STOIKY, was that for a heavy unit that you got picked up at?

FDNYOldGuy, it's awesome to hear from someone who has lived in both places. What are the chances of that? Haha. From the sound of it, you would suggest going to Tallahassee to get the degree and finish my flying, but not do the Army? Then move to Austin later... that sounds like a viable option.

I have an assistantship offer through the school of Communications, so my degree is more or less paid for either way (barring out-of-state tuition, but at least it will pay for most of it). I've found a flight school in Tallahassee that has a fleet of Piper Warriors, which I prefer flying compared to the C152/172s that most schools have. It's also pretty unique in that all of the flight instructors are either ex-military or highly experienced instructors. I think having an experienced flight instructor really helps... I did notice that the airport in Austin was pretty far away from town, with no real brick-and-mortar flight school available.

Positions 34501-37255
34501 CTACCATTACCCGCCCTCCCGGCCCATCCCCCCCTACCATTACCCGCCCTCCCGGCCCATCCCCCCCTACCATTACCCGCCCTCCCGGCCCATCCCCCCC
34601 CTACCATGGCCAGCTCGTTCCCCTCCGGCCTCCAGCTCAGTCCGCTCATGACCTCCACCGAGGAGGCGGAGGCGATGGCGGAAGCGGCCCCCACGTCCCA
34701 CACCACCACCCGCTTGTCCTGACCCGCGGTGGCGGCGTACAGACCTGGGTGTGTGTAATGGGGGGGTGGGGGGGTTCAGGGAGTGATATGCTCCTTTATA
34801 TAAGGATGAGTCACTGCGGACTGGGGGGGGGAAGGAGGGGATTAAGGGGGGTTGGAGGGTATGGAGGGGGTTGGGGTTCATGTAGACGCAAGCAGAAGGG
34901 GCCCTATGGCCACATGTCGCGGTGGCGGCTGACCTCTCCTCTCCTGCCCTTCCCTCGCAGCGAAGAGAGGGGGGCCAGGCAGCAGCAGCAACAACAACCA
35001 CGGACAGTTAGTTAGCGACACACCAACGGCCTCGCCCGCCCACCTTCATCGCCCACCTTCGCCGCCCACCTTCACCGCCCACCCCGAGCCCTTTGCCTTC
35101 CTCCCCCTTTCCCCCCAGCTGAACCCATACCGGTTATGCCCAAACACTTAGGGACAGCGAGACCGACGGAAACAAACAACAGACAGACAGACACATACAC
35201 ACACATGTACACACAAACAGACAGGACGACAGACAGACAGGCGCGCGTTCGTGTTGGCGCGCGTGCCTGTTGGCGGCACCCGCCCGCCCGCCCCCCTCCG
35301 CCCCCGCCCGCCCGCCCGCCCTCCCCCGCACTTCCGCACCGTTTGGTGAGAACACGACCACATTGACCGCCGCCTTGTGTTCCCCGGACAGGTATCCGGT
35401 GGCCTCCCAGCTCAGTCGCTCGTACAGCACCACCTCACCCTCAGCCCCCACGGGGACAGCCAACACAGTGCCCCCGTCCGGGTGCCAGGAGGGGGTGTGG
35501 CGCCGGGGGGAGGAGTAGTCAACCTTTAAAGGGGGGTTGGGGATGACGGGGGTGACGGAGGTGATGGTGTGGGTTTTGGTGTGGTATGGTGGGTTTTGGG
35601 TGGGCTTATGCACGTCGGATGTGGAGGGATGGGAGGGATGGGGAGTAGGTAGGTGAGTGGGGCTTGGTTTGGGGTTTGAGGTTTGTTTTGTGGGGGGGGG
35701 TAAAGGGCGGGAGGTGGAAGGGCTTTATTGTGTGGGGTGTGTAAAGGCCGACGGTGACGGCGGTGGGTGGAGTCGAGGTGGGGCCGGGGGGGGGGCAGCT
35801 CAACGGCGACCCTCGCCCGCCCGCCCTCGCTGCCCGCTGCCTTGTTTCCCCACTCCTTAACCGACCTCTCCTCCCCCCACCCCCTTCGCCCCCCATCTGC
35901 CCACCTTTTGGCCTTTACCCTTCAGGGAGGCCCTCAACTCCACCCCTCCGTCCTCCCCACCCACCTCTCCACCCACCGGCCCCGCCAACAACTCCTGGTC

The most immediate concern is money, considering that I've been throwing my flight training on loans. I figured with a PD job (or at least one lined up), I could help pay for the flight training and living expenses. Doing ROTC doesn't really fix the money problem, since they would only pay me $450 a month for the 2 years I'm at FSU (besides paying for the degree).

I had even considered moving to NYC a few years ago, but the cost of living there is even higher. I've considered FD as well, but maybe not as much as I should have. How does the pay compare to police?

I'm still kicking myself for not applying to the Navy for a pilot slot before I was 26... hindsight is 20/20, I guess. Thanks again.